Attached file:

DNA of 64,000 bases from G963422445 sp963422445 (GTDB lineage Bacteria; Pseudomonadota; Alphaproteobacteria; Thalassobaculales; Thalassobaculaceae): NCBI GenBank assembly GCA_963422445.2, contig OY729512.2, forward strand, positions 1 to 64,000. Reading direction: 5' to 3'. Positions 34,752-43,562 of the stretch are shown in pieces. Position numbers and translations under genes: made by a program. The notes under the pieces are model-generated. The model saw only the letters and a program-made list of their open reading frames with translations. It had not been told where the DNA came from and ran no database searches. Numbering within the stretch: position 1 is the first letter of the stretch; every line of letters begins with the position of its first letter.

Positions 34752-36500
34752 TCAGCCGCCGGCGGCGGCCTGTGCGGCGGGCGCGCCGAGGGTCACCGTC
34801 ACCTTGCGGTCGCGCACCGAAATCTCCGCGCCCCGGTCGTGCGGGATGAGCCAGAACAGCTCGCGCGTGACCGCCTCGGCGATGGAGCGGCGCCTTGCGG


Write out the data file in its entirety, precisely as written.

DNA of 64,000 bases from G963422445 sp963422445 (GTDB lineage Bacteria; Pseudomonadota; Alphaproteobacteria; Thalassobaculales; Thalassobaculaceae): NCBI GenBank assembly GCA_963422445.2, contig OY729512.2, forward strand, positions 1 to 64,000. Reading direction: 5' to 3'. Positions 34,752-43,562 of the stretch are shown in pieces. Position numbers and translations under genes: made by a program. The notes under the pieces are model-generated. The model saw only the letters and a program-made list of their open reading frames with translations. It had not been told where the DNA came from and ran no database searches. Numbering within the stretch: position 1 is the first letter of the stretch; every line of letters begins with the position of its first letter.

Positions 34752-36500
34752 TCAGCCGCCGGCGGCGGCCTGTGCGGCGGGCGCGCCGAGGGTCACCGTC
34801 ACCTTGCGGTCGCGCACCGAAATCTCCGCGCCCCGGTCGTGCGGGATGAGCCAGAACAGCTCGCGCGTGACCGCCTCGGCGATGGAGCGGCGCCTTGCGG